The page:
As employers fight for top talent and work to deliver equitable benefits, family-first benefits have risen to the top of the priority list for most progressive employers, but the definition of family first continues to evolve. An increase in parental and caregiving leave, use of lifestyle accounts, coverage for family planning and infertility including at times travel reimbursement demonstrates an employers’ commitment to their diverse population and the constantly changing definition of family friendly. Women’s health, however, during and beyond childbearing years, is beginning to take center stage.

In recent years, the stigma around infertility and reproductive health issues has lessened. The CDC reports that around 19% of American women struggle to get pregnant. In vitro fertilization (IVF) can cost between $15,000 – $30,000 per cycle without insurance, and surrogacy costs range from a staggering $100,000 – $200,000.1 Given the expense as well as the physical and mental toll of reproductive challenges, employers and lawmakers responded, with almost half of U.S. states requiring fertility insurance coverage. Most of these laws require benefits be provided for the diagnosis and treatment of infertility, as defined by the state. Many require IVF to be a covered benefit for plans that provide pregnancy-related benefits, while others may only mandate that insurers offer coverage options related to infertility for employers to select.

Under these fully insured plans, some restrictions apply and requirements must be made for coverage. For example, coverage may be restricted by various clauses such as the definition of infertility (i.e., 2-year history of infertility, infertility associated with certain conditions such as endometriosis, etc.), lifetime maximums (e.g., $15,000), and approved treating providers. Further, laws may only apply to certain plans, such as those with more than 100 lives.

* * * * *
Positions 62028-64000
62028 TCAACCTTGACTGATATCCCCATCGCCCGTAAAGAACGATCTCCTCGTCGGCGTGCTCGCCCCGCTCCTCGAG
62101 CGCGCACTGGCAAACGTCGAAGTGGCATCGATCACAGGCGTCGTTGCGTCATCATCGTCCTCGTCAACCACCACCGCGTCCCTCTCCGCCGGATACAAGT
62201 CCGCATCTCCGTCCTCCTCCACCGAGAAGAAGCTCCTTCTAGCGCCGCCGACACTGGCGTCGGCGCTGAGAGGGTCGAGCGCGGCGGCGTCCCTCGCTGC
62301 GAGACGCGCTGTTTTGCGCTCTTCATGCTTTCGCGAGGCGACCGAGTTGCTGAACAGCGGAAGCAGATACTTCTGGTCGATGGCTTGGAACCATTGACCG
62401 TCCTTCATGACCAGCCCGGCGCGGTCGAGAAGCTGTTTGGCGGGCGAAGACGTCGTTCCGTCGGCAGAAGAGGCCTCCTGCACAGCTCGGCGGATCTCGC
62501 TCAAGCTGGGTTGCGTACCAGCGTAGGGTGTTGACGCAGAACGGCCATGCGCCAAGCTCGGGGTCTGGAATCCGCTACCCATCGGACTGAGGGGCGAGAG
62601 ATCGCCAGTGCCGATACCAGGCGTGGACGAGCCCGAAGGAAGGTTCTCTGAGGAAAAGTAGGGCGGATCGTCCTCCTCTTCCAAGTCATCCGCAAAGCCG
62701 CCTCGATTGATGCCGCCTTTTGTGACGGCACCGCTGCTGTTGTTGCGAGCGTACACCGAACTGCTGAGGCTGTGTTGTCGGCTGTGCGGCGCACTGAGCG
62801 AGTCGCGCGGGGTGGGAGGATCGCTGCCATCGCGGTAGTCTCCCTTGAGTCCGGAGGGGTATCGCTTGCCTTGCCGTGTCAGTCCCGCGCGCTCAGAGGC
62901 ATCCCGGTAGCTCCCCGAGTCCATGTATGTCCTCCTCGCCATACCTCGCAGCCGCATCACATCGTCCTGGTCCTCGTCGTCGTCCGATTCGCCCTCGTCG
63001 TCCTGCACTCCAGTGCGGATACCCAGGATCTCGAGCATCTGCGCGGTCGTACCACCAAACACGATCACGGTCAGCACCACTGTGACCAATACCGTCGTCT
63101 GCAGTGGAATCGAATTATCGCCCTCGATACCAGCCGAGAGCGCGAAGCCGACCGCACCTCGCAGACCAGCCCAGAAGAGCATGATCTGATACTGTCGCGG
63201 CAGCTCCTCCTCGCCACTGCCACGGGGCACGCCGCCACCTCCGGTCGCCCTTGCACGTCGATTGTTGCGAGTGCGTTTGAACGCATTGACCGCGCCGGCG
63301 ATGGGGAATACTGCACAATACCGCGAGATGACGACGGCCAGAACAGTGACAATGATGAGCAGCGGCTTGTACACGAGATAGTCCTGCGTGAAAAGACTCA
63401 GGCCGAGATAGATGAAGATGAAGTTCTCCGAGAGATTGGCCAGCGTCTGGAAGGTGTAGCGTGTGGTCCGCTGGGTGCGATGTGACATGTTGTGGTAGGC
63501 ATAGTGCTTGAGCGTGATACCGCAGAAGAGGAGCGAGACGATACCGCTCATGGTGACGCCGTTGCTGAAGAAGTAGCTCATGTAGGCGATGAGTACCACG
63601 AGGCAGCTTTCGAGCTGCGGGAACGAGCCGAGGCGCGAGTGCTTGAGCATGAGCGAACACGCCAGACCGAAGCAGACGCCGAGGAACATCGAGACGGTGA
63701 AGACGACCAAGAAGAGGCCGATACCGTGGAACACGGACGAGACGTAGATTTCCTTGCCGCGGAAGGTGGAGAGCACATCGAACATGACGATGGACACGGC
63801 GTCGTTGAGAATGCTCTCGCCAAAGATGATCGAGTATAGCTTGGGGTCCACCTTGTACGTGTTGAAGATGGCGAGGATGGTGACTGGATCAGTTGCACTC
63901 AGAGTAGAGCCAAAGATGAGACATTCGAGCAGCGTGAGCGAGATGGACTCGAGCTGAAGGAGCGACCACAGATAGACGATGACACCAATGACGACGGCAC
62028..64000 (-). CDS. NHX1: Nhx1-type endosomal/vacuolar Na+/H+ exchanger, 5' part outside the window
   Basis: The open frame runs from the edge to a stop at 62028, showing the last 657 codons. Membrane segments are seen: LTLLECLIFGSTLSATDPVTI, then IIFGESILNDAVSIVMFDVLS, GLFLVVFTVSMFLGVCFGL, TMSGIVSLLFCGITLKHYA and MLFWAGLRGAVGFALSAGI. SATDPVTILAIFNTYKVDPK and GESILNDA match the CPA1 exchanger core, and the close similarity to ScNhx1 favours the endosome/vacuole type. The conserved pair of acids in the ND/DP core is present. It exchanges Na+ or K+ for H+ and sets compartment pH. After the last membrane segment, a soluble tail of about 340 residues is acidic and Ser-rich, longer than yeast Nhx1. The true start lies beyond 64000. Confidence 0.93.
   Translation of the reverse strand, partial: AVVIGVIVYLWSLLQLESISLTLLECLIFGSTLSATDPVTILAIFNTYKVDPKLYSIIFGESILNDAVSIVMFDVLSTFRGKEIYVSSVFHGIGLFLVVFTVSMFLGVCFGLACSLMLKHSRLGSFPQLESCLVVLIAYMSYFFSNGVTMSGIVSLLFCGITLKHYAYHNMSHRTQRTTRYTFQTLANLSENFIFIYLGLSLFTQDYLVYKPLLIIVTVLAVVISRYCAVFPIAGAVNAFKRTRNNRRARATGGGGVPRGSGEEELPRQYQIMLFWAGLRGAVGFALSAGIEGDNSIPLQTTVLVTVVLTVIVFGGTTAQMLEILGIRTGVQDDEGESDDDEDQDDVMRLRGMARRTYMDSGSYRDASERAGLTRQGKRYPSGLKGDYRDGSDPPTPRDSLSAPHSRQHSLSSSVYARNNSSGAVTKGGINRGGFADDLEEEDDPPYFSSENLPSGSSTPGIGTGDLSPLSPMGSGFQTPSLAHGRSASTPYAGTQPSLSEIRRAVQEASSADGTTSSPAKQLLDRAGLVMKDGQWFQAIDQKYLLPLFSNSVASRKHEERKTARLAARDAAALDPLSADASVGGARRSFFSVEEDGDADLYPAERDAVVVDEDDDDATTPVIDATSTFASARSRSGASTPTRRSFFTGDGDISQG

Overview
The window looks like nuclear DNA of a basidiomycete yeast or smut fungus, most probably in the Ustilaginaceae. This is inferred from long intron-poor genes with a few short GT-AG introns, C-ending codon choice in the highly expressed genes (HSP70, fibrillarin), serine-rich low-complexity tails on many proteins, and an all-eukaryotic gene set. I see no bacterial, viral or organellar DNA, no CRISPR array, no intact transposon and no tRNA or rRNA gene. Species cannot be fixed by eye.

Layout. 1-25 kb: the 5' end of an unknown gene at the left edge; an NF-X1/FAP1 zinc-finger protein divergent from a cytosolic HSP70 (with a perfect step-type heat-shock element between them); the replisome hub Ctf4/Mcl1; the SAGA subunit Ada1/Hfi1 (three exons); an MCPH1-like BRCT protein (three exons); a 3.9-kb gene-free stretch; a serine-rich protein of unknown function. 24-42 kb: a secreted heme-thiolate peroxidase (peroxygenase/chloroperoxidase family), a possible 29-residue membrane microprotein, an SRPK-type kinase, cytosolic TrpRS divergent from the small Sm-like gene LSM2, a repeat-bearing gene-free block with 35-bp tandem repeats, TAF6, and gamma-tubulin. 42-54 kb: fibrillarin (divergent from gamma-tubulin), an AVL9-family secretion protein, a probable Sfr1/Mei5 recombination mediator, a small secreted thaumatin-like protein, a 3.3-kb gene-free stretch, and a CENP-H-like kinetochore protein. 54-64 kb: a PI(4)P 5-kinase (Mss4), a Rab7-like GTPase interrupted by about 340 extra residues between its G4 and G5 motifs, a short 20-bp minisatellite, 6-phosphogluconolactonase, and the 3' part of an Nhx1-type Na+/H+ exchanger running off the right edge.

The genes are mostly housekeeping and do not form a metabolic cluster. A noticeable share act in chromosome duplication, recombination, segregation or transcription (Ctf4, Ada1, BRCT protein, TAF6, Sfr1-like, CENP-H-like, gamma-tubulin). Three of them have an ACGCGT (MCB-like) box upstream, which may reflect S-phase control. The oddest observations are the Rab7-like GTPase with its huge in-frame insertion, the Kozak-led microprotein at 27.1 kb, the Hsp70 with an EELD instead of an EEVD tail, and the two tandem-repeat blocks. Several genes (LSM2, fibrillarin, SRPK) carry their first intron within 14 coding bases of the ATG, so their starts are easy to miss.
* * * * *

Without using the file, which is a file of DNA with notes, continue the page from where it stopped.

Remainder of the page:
In Massachusetts, for example, all insurers who provide pregnancy-related benefits must provide coverage for the diagnosis and treatment of infertility, including artificial insemination, IVF, Gamete Intrafallopian Transfer (GIFT), egg banking, and more. Infertility is defined by being unable to conceive during a period of 1 year if the female is 35 or younger, or during a period of 6 months if the female is over 35. There is no legal limit on a number of treatments, however, insurers may set limits based on clinical guidelines and patient medical history.2

Although states with fertility insurance laws often provide a minimum level of coverage, many employers are not subject to those state requirements (i.e., self-insured plans). Therefore, employers must make critical decisions surrounding plan design for infertility or alternative family planning benefits. This analysis should include benchmarking against peer groups to ensure the offering is competitive as well as a cost-benefit analysis to account for the additional spend.

The healthcare system for women’s health is fragmented. The healthcare lifecycle for women is centered around one life stage – childbearing – during which years healthcare spend is considerably higher than for male counterparts (i.e., ages 19-44).3 However, women are experiencing poor outcomes across many health metrics.4 In addition, many women do not feel heard by their healthcare provider, especially women of color who experience considerable disparities in care and health outcomes. 

Spring would encourage employers to think about women’s health as a priority and begin to track metrics against standards (i.e., preventive services, primary care, etc.). Thinking about women’s health without infertility at the center is important. Consider creative services around birthing (i.e., doula services), support postpartum (i.e., breast milk storage and shipping), and movement into menopause support. Perhaps most critical is working to support women seeking care and ensuring their voices are heard, a pivotal component in bettering health metrics for women.